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Wednesday, February 10, 2010

Which Way from Here? An Investment Strategy for All Markets + Stock Ideas

As discussed in our slide/video presentation posted the other week, we've been through the psychological ringer over the past two years. We've moved from shock and awe, to realization and, now -- in our view -- acceptance:

While we believe economic data suggests stability, plenty of challenges remain and mixed signals emerge each day, with various media outlets sometimes taking different angles on the very same news piece. For example:
  • BBC on 1/18/10: “IMF head in 'double-dip' global economy warning” (link here)
  • AP on 1/18/10: “IMF chief: global recovery stronger than expected” (link here)
Despite certain concerns, the market's monster rally from the bottom last year made "easy money" possible in many stocks across virtually all sectors for those with the fortitude to take advantage of opportunities. In our presentation, we mentioned four retail companies where stocks have tripled or quadrupled off of the bottom: Whole Foods (WFMI), Tiffany (TIF), William Sonoma (WSM), and Limited Brands (LTD).

We didn't purchase these companies, but did purchase a handful of REITs and other companies such as Harry Winston Diamond Corporation (HWD) that had similar performance. Of course, we also purchased American Oriental Bioengineering (AOB) and Bidz.com (BIDZ), which are flat to down from our average costs. Importantly, we acknowledge that we had no idea that the REITs and HWD would perform so strongly within six to nine months after our purchases -- we only believed we were buying cheap assets that no one wanted with a margin of safety. We continue to hold the REITs and Harry Winston, as well as AOB and BIDZ.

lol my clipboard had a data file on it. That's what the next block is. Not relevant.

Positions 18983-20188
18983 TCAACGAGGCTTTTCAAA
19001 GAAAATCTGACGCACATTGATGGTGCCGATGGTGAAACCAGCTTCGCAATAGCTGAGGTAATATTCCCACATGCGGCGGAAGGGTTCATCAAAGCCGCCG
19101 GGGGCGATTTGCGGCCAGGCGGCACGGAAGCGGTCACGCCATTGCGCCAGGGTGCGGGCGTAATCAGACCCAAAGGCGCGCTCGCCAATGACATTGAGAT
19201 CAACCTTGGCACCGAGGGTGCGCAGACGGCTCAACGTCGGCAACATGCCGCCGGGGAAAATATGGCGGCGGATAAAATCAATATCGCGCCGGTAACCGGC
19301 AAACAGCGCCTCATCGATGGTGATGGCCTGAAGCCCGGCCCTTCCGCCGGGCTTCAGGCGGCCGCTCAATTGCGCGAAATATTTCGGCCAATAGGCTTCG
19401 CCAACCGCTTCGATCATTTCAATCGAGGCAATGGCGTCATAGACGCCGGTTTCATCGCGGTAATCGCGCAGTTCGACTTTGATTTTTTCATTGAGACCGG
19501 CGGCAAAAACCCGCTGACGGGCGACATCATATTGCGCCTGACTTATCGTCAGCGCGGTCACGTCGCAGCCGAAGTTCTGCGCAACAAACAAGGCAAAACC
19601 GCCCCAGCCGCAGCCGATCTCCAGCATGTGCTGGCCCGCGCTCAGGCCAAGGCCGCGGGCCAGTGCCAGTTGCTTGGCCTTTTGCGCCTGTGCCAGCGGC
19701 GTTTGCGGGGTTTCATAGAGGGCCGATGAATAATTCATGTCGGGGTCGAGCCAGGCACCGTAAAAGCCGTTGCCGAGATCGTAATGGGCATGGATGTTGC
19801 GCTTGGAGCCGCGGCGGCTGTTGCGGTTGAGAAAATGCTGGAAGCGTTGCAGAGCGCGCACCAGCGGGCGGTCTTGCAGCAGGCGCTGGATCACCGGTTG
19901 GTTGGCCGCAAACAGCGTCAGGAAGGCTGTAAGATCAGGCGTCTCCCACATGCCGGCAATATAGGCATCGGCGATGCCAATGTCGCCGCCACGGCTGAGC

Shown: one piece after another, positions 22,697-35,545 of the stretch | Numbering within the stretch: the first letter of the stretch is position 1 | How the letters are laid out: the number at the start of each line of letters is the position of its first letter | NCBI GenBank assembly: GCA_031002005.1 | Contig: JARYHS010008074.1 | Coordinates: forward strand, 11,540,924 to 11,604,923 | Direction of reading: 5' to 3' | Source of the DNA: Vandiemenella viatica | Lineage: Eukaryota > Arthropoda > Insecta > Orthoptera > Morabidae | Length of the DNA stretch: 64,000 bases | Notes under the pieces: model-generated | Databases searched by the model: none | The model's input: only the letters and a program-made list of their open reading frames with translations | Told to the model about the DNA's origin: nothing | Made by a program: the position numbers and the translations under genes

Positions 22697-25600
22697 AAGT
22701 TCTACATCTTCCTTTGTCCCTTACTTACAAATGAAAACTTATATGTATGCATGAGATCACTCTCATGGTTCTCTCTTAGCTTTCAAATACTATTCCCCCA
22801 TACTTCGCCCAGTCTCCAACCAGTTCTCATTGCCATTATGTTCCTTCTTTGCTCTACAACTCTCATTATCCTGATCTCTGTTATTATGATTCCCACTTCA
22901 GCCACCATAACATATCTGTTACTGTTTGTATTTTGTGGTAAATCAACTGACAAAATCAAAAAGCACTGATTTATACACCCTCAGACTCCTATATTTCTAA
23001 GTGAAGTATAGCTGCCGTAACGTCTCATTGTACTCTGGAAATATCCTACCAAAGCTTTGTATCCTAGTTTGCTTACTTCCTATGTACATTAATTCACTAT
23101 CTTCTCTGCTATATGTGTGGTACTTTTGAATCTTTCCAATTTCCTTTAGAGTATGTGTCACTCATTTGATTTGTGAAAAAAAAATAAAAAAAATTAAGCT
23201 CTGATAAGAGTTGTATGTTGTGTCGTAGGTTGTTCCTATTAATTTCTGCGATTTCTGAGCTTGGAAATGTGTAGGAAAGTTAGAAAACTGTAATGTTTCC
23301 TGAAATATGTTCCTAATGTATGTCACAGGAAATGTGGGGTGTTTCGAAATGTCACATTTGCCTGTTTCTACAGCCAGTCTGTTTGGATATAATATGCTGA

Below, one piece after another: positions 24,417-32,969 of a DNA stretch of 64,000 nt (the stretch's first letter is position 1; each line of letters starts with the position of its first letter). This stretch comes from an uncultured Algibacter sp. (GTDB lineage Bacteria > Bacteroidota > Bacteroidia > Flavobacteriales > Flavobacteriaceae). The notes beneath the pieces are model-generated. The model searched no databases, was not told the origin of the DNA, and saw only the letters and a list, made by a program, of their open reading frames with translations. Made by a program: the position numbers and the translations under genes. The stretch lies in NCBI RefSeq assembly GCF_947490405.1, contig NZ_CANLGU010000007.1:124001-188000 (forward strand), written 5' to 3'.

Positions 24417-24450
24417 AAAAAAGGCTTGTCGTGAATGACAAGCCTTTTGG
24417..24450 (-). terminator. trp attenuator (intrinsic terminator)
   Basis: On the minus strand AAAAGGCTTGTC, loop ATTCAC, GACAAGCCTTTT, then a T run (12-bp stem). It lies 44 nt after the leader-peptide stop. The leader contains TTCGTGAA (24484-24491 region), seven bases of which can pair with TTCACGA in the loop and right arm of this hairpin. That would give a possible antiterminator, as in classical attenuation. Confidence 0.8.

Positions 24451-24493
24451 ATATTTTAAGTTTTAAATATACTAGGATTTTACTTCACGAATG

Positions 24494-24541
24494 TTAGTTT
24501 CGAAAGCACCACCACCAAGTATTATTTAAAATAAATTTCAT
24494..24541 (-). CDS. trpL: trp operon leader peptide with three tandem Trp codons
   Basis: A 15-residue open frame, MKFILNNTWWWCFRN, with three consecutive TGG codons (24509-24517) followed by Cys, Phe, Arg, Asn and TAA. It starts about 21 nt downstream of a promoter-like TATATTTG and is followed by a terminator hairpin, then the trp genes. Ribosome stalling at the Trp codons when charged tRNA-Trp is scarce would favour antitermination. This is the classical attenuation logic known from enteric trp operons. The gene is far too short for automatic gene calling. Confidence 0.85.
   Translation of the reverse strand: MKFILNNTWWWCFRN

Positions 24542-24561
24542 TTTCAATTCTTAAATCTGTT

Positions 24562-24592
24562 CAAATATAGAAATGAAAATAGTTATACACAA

Of course, many keep worrying that now is "time to go to cash" and/or aggressively focus on the short side for the "inevitable" market crash. After all, the ever increasing debtor status of the U.S. and certain other developed markets, plus global imbalances and a "bubble in China", must lead to a correction, right?

We don't know. In fact, as noted in our presentation, near-term forecasting is a fool's game. What we do know is that certain businesses can be acquired on the cheap with very favorable risk/reward profiles for those willing to wait a bit (i.e. not next month or even next year, but maybe several years from now). Then again, like some of the top performers last year, maybe the Market will propel certain businesses back to more reasonable levels sooner rather than later.